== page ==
Have you ever met a speaker who seems to have all the subtlety of a sledge hammer? While it is certainly a tool which can open a door, so is a doorknob. The rhetorician develops the art of speaking well.
Quintilian, and J.S. Watson. Institutes of Oratory. Edited by Lee Honeycutt, 2010. Kindle Electronic Edition. Book II, Chapter 12.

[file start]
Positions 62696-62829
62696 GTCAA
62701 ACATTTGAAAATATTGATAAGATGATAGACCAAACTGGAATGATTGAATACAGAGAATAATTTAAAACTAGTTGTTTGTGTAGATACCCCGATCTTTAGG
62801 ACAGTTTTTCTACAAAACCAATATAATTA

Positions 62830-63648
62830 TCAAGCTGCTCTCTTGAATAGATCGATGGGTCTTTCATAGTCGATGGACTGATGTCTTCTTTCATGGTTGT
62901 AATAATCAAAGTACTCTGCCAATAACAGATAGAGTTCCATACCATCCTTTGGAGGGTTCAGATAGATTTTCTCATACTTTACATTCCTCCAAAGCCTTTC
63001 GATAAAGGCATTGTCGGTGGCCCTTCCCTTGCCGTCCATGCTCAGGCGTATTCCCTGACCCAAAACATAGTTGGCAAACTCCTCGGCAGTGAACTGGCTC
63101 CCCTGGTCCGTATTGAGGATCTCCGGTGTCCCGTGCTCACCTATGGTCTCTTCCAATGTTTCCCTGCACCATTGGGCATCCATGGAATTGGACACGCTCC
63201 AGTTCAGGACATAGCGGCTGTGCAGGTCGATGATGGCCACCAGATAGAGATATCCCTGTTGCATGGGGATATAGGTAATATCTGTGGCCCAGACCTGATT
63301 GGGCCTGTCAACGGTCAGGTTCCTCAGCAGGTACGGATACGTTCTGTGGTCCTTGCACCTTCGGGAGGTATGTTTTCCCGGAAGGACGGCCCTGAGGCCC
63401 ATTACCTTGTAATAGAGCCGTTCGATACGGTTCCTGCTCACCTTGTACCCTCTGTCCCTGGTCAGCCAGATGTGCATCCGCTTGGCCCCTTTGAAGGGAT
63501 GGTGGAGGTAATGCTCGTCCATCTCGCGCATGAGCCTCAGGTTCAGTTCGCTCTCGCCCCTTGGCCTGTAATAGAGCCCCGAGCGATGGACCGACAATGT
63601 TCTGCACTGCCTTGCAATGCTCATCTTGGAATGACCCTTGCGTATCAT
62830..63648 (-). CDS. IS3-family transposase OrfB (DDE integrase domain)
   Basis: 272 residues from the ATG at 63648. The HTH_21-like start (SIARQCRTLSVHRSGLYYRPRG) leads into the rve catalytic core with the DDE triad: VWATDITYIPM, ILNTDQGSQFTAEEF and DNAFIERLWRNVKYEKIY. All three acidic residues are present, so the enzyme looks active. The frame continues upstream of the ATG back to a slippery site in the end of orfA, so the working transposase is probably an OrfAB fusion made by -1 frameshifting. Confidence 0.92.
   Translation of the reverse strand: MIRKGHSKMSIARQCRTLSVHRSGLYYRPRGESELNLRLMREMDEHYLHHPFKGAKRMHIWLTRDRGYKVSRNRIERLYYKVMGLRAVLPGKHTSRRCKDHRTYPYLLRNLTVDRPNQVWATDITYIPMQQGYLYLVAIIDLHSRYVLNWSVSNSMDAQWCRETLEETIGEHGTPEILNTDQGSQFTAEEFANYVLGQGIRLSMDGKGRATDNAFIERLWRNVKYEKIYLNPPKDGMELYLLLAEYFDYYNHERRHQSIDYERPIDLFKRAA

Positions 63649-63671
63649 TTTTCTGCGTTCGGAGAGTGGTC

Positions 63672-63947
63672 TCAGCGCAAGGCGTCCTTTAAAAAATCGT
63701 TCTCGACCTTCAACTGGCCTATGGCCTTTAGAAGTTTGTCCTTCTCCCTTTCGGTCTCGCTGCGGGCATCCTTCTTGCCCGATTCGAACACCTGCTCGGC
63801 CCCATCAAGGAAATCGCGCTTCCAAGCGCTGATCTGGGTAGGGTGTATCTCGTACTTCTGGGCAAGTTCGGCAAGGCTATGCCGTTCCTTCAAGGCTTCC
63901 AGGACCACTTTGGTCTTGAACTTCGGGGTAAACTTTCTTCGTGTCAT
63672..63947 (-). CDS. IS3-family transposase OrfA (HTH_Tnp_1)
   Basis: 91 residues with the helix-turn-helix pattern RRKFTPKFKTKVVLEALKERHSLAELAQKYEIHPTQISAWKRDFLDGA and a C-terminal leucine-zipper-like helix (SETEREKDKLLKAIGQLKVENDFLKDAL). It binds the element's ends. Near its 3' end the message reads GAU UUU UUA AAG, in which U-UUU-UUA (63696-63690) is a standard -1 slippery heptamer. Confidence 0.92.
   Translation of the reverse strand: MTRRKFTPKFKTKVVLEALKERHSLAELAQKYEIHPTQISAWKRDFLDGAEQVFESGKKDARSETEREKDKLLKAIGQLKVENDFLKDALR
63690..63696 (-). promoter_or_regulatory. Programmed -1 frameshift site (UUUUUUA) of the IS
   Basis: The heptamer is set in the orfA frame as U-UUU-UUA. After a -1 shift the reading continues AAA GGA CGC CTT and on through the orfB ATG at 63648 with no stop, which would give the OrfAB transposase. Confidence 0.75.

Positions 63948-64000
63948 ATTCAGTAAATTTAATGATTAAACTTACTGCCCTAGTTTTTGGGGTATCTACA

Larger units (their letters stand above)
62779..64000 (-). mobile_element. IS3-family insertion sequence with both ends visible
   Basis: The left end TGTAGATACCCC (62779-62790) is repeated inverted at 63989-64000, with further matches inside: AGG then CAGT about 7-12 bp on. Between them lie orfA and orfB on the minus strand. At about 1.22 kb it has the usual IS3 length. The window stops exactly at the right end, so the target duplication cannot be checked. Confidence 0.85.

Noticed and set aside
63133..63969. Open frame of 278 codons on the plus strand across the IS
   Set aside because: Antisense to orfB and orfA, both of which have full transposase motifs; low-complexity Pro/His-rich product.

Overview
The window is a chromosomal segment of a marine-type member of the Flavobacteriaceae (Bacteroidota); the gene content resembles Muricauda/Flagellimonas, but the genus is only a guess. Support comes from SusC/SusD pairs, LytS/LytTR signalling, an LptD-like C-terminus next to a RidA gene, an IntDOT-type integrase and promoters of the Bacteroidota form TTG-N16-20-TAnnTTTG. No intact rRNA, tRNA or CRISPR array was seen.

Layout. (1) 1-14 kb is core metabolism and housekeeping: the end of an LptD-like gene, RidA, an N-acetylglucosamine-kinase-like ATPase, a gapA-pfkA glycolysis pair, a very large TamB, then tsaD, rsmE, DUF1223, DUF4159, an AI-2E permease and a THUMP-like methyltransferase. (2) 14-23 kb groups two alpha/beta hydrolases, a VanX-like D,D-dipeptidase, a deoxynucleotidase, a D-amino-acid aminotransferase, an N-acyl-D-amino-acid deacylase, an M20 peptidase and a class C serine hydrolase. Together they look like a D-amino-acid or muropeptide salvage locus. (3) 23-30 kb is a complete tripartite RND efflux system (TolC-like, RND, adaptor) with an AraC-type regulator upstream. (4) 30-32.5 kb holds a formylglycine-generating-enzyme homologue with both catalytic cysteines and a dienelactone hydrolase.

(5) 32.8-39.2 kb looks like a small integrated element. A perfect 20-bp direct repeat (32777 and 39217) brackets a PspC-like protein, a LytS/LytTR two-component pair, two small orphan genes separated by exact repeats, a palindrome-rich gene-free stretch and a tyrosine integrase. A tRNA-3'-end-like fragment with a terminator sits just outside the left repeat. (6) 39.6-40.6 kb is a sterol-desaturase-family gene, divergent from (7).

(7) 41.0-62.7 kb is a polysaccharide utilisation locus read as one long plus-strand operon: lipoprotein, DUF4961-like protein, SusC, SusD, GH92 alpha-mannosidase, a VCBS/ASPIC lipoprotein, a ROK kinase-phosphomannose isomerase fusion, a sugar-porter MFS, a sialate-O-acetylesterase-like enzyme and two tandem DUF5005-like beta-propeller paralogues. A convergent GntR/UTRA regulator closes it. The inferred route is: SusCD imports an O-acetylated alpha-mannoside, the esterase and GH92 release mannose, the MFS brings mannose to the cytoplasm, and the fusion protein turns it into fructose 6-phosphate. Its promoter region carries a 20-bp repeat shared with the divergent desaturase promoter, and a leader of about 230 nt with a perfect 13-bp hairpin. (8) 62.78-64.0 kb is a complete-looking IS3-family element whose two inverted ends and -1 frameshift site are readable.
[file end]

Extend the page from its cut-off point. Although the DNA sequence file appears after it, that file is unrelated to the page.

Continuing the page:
Quintilian asks why “the unlearned appear to speak with more force than the learned” (Quintilian II.12.1). He compares this attitude to one that finds it superior to break down a door rather than open it. “There is also a certain affinity between particular excellences and faults, in consequence of which a railer passes for a free speaker, a rash for a bold one, a prolix for a copious one” (Quintilian II.12.4). Quintilian observes that while the unlearned speaker may sometimes be right, it is not with the consistency, ease, and accuracy of someone with training in rhetoric. He describes the kind of antics used in sections 9-10. What is worse, though, is when teachers of rhetoric (so-called) abandon what they should have known, and teach others the kind of foolish tactics used by the unlearned.
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